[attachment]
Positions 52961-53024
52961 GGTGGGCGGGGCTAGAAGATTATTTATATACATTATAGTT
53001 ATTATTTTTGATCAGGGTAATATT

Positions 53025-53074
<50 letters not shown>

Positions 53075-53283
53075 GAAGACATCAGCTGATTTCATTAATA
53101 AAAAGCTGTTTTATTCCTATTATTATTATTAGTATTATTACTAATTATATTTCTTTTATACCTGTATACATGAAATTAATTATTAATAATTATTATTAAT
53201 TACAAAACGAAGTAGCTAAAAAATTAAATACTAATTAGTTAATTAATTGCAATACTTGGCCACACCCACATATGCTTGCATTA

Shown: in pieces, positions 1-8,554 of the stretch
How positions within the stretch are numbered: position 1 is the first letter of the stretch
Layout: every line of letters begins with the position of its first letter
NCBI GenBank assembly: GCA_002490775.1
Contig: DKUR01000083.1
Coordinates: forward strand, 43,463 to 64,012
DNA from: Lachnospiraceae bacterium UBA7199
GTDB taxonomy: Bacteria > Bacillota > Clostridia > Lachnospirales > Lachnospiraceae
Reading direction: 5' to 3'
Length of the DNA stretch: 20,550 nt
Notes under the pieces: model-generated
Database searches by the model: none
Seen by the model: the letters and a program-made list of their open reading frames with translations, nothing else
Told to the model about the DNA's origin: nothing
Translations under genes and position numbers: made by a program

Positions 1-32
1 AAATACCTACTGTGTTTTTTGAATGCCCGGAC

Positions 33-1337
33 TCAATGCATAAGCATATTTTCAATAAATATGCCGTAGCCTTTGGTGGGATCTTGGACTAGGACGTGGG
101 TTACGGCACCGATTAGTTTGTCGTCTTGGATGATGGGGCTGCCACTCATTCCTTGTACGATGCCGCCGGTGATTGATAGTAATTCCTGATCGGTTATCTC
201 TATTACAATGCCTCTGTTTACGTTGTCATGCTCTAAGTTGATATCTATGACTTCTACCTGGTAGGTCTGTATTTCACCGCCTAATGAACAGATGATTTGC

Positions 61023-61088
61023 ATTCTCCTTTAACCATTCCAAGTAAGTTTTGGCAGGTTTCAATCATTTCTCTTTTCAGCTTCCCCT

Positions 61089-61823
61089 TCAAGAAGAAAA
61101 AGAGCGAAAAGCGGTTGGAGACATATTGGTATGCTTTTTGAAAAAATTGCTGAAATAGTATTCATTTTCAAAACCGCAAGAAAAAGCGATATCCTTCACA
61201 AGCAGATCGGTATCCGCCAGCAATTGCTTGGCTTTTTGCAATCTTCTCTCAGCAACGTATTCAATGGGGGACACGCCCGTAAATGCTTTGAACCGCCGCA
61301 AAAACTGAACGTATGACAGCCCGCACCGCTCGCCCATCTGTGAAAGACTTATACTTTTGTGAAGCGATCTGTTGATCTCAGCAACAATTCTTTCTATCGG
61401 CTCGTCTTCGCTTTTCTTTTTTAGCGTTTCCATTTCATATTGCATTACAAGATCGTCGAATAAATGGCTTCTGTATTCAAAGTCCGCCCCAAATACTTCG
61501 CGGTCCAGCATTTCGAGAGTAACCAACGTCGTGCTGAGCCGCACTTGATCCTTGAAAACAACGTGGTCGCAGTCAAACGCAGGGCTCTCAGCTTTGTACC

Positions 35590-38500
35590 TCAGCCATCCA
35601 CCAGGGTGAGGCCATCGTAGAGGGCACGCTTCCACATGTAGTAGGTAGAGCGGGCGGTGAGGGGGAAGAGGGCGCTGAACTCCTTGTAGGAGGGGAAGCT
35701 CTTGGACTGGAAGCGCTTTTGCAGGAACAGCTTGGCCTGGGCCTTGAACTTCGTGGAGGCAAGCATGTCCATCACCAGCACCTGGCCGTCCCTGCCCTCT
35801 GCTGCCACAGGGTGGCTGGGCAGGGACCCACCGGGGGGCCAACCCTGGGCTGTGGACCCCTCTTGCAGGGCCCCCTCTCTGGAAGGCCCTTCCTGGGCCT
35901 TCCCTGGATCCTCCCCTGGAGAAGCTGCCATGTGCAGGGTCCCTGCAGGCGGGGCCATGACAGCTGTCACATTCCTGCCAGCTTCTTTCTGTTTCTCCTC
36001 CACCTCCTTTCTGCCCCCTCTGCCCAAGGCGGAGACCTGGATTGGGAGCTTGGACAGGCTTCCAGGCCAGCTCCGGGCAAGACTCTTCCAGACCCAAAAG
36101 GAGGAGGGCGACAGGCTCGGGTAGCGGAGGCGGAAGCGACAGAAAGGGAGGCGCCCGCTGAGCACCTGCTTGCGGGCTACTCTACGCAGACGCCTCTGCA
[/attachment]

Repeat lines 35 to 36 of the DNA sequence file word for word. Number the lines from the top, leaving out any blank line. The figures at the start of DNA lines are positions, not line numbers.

61101 AGAGCGAAAAGCGGTTGGAGACATATTGGTATGCTTTTTGAAAAAATTGCTGAAATAGTATTCATTTTCAAAACCGCAAGAAAAAGCGATATCCTTCACA
61201 AGCAGATCGGTATCCGCCAGCAATTGCTTGGCTTTTTGCAATCTTCTCTCAGCAACGTATTCAATGGGGGACACGCCCGTAAATGCTTTGAACCGCCGCA